Japan's core consumer price index (CPI) rose 2.9 percent in October from a year earlier, the government said Friday.
Core CPI, which excludes volatile fresh foods, increased for the 17 straight month, but the growth rate was smaller than September's 3.0 percent expansion, chiefly due to falling prices of oil and certain home appliances, according to the Ministry of Internal Affairs and Communications.
The core CPI also saw the smallest expansion since the government raised a sales tax in April, from the 5 percent to 8 percent.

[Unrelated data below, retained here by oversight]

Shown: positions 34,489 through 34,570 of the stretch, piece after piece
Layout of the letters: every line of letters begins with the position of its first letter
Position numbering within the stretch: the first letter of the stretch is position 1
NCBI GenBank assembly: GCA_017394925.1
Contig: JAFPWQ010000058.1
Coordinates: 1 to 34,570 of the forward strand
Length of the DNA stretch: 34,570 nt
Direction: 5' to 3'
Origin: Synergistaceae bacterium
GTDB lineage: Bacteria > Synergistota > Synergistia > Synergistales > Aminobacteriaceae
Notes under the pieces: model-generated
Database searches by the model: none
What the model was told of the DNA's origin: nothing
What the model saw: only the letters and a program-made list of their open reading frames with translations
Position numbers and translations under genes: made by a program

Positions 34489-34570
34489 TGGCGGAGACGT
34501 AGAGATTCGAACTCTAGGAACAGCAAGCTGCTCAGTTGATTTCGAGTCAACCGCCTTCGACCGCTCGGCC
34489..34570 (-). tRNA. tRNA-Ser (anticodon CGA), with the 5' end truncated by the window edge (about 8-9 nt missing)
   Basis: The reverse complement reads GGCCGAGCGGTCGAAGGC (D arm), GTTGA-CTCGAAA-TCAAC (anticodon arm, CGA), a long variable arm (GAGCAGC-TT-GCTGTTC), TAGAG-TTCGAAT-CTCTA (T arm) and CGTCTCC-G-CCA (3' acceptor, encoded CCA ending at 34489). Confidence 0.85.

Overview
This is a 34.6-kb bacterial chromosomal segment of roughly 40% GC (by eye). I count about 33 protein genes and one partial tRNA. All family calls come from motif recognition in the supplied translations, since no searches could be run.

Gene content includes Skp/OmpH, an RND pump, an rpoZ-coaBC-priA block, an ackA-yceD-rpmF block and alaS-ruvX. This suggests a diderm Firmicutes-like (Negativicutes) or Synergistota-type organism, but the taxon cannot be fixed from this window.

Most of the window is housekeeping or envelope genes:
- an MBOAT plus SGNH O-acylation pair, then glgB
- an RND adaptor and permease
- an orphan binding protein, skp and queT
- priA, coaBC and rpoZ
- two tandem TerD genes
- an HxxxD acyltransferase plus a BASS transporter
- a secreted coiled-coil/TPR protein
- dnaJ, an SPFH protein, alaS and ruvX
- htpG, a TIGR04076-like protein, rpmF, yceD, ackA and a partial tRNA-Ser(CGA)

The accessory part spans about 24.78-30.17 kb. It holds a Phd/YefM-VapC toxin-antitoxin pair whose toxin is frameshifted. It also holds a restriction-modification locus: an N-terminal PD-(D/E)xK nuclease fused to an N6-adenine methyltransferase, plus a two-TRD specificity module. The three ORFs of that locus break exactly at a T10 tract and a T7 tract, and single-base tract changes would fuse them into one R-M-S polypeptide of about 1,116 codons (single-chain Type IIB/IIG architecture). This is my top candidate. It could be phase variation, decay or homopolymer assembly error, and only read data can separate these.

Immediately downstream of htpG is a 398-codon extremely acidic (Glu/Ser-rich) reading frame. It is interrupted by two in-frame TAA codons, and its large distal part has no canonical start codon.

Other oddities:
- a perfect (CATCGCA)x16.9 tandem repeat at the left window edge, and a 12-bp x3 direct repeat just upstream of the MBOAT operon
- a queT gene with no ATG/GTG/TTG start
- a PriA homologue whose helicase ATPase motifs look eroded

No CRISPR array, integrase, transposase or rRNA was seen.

Earlier this month, the Bank of Japan (BOJ) said that excluding the direct impact of the April consumption tax hike, the October core CPI is estimated at 0.9 percent, which is far below the the BOJ's 2 percent price goal.
The BOJ said after a policy meeting on November 19 that its monetary easing has been exerting its intended effects and showed its confidence that the country remains on track toward the price stability target. In April 2013, the BOJ launched a massive monetary easing program to end deflation that has lasted for nearly 15 years and achieve the two percent inflation target in fiscal 2015.